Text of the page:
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8th March 2016

Bollywood versus Indian independent cinema

Most people think of Bollywood when they hear Indian cinema, but what is behind this massive film industry and why are Indian Independent films better at portraying Indian culture?

Bollywood is not as superficial as it seems..

The Indian film industry is the biggest film industry in the world, producing over 1,000 films a year and selling up to 6 billion tickets annually. Bollywood is based in Mumbai and although the name relates to Hollywood, Bollywood films contain characteristics which are far from the typical Western blockbuster. With a length of over three hours and featuring at least five song and dance sequences, they are a feast for the eyes and ears. Big stars, elaborate costumes, and scenes in exotic locations transport viewers into a world of aspiration and glamour, far from the mundane everyday life.

Initially only viewed by an impressively big Asian audience or by NRIs (Non-Residential Indians), the marketing machine behind those films has made them more popular in the West in recent years. As a result, the films have become shorter and generally try to appeal more to a Western audience, losing their original charm and authenticity. Furthermore, Western audiences might get a wrong impression of what life in India is really like. Bollywood portrays a very selective amount of Indian people who are mostly privileged upper middle class and Hindu despite India being a country with a big wealth disparity and a melting pot of languages, ethnicities and religions.

As someone who has only seen a handful of popular Bollywood films; I was surprised to learn that Indian cinema has a very fascinating and old heritage. Therefore, Bollywood films should not be dismissed as light entertainment unless one is aware of the symbolism and origin of this particular film industry. Originally based on traditional theatre, the first silent feature films were produced in the 1910s in India. Early films mostly thematised mythological and traditional tales. The amount of special effects and storytelling devices used in those early films were impressive for that time period especially.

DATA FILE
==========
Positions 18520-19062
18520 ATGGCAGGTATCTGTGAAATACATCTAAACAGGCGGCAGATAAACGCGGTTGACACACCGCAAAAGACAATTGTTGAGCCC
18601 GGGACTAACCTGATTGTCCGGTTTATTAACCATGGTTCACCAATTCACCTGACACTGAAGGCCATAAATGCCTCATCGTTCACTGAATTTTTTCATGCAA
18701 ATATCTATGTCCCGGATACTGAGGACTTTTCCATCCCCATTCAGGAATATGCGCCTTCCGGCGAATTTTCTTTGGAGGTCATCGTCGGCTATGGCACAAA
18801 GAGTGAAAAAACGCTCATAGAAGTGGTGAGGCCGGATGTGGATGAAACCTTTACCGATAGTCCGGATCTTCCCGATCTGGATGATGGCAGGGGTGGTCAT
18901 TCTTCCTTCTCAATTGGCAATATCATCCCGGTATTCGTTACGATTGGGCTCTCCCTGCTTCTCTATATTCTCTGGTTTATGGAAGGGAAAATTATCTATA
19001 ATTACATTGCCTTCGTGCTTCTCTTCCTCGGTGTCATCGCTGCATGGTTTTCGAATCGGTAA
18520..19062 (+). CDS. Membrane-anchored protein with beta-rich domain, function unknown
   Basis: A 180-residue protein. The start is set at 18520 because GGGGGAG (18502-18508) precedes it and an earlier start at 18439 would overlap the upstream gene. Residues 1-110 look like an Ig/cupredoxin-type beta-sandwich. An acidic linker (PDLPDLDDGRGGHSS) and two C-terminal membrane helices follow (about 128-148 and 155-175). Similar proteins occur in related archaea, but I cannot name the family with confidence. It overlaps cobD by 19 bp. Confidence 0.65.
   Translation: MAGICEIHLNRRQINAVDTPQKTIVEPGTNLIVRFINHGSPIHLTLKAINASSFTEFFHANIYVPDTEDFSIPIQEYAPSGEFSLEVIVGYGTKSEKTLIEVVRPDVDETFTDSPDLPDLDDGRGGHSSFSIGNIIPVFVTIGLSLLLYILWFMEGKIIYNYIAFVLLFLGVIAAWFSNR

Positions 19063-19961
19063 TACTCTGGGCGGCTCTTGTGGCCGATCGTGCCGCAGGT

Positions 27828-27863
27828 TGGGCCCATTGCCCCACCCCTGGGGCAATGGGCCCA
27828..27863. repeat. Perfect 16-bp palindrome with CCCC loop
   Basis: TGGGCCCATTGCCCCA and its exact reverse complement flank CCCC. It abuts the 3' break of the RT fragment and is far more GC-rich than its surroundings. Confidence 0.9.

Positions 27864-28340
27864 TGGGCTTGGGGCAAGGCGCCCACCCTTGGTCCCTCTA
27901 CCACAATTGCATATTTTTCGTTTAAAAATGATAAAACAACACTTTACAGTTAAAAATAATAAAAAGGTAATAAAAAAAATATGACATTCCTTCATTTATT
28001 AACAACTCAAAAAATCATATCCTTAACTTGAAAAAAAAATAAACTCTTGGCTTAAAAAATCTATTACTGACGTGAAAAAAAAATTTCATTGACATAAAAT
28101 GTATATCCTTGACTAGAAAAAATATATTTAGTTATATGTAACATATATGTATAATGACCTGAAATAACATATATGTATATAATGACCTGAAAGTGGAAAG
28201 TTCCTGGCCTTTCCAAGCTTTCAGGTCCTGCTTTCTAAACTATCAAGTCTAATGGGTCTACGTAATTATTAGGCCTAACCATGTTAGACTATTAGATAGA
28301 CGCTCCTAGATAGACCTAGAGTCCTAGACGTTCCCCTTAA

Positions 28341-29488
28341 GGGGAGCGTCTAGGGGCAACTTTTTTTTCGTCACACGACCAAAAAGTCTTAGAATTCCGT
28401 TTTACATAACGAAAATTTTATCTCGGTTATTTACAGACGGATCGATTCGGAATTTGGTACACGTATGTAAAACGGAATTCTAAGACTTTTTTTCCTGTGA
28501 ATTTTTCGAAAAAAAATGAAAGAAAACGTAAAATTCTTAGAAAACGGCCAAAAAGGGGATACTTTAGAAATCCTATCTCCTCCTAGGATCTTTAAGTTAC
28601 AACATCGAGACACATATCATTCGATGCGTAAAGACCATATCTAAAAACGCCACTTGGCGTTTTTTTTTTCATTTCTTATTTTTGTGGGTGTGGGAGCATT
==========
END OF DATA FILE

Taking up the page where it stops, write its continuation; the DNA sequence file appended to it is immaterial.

Even the most superficial Bollywood films contain dance sequences which are based on and are a mix of traditional Indian worship dances from South Indian and Punjabi folk dances. On top of that, the films often subtly or openly re-tell Indian mythology, especially tales from Ramayana and Mahabharata, the most important religious epics. Despite their perceived superficiality and many flaws, Bollywood films entertain the masses and their influence on culture should not be dismissed. Especially because the stories and heritage of those films that move billions of people often go deeper than most people anticipate. But it should not be forgotten that Bollywood mainly wants to most of all, entertain.

Still from Chauthi Koot, a Punjabi independent film screened at the 2015 Cannes Film Festival. Photo: The Film Café

… But Indian independent films portray the real India

When I was at a party, a lot of people were discussing Indian cinema. Having seen the improvement of Indian cinema in the last five years, I asked everyone, “So, do you guys know about Indian cinema?” I received a lot of answers, a lot of hand movements, head movements, and an insane amount of reference to the drivel of Bollywood films. Those films which feature mindless screenplays, a really powerful male actor, a really pretty female actor, a happy ending, and box office money generated by people starved of happiness in their life who crave escapism.

These films reach the West because of the backing of big distribution companies and because of the craving of the NRI community to relive the Indian experience. Before commencing further, one more fact: India has 14 official regional languages, it has 9 film industries of different languages, and Bollywood is the third largest of the industries in terms of a total number of films. Moreover, the most expensive films are not a Hindi films but Tamil ones: 2.0, and Baahubali: The Conclusion.

When I say Indian cinema has improved over the years, I refer to the acceptance of Indian independent films into the biggest film festivals around the world. In the last 5 years, major film festivals like Cannes, Berlin, Venice, Sundance, Toronto, and BFI London have not only screened, but also honoured films  such as Dhanak, Court, Killa, Massan, Miss Lovely, Gangs of Wasseypur, The Lunchbox, Patang, Chauthi Koot, Liar’s Dice, and many more.

These films, unlike the quintessential Bollywood films, talk about the India that miles away from Mumbai or New Delhi. They have the earthiness of the working class, and these films are filmed at real locations. They reject the popular dance and fight sequences. These films are more real and they ask questions to the audience about India’s social structure. The audiences do not only get informed but they also leave the cinema with something to think about in their mindless affairs of life.

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